Life for plotting husband's murder
'Like the flame to the moth, she consumed both under the guise of love; the one paying with his life, the other paying the price for committing murder,' Judge Christie Liebenberg said yesterday when he pronounced sentence in the Rittmann murder case.
23 October 2019 | Justice
“All we can say is that justice has been served. We are relieved this is finally over,” a family member of the deceased said after the sentencing.
Rittmann's accomplice and former lover, Rhyno du Preez (35), was sentenced to 30 years behind bars.
Both were given an additional eight-year sentence for obstruction of justice, four years of which will be served concurrent with the murder sentences.
Both were sentenced to an additional three years for conspiracy to murder, to be served at the same time as their murder sentences.
Rittman was sentenced to another year in prison for the theft of her late husband's cellphone and wallet, which she will serve concurrent with her life sentence.
Judge Christie Liebenberg said the murder had been planned in “fine detail” and both convicts acted with the intention to kill.
He emphasised the calculating and leading role Rittmann had played in “masterminding the onslaught on her husband's life”.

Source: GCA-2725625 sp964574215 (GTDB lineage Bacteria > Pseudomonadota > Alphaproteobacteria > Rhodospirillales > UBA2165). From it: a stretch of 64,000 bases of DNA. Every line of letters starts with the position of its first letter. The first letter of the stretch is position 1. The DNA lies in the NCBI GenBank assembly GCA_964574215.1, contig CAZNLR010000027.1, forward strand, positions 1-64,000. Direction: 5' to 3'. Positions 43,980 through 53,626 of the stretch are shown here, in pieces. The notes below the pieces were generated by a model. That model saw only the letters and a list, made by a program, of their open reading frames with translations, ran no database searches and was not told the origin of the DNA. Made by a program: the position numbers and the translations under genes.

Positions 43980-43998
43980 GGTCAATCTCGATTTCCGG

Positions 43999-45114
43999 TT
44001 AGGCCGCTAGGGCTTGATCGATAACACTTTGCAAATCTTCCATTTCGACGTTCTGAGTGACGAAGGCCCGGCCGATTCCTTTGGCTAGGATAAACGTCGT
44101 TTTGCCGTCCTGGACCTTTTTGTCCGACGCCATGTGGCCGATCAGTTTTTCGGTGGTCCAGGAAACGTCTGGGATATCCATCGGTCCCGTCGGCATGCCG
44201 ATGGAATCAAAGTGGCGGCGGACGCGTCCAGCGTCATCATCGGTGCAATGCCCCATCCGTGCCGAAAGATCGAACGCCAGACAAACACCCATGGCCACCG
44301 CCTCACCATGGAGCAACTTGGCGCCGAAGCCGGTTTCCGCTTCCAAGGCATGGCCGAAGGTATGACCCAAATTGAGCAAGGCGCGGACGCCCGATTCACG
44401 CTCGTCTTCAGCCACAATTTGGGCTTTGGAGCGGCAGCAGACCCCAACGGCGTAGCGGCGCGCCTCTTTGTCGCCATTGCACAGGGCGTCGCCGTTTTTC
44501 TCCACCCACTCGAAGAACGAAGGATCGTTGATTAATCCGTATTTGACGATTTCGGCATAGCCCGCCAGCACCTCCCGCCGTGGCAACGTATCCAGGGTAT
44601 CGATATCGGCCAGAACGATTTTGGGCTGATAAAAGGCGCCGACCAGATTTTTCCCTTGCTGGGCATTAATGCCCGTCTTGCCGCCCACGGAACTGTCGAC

In contrast to Rittmann's steadfast refusal to show remorse or acknowledge her actions, Liebenberg said he believed Du Preez had shown sincere remorse for his role in the murder and had taken steps to acknowledge responsibility for his actions.
Du Preez had confessed his crimes to the police and asked for the Rittmann family's forgiveness, the judge said.
Liebenberg said subsequent to her husband's death, Rittmann was “clearly unperturbed” and easily took on the role of a caring wife and grieving widow before her involvement in his murder was uncovered.
The judge said these facts “sadly paint a picture of a heartless, egocentric person who was willing to commit a murder only to advance her personal agenda.”
The judge said both her dead husband and her lover were drawn to Rittmann “like a moth drawn to a flame”, and their love for her ended “with the same devastating consequences.”
“Like the flame to the moth, she consumed both under the guise of love; the one paying with his life, the other paying the price for committing murder,” Judge Liebenberg said.
He emphasised that the motives for killing Rittmann's husband were to pocket his life insurance and to allow the couple's relationship to continue unhindered.
While Rittmann had taken the lead in the plot to kill her husband, Du Preez had “mercilessly stabbed” the victim while he was sleeping in his bed, the judge said.
Trail of tears
The judge noted further that the trail of devastation left by the murder was considerable. He referred to Rittmann's 12-year-old daughter who now has to live with the pain of losing her father and her mother.
Moreover, their daughter will live under the shadow of the stigma “that her father was murdered by her own mother.”
Liebenberg underlined that their daughter has been living without both her parents for six years and will likely remain in the care of a relative.
Moreover, the judge noted that the parents of the murder victim had both suffered strokes shortly after their son's death and that family members had testified that even now, six years later, none have found closure.
“From the events of the evening of 23 August 2013 emerged no victor, only confirmation of the old adage that crime does not pay,” the judge said.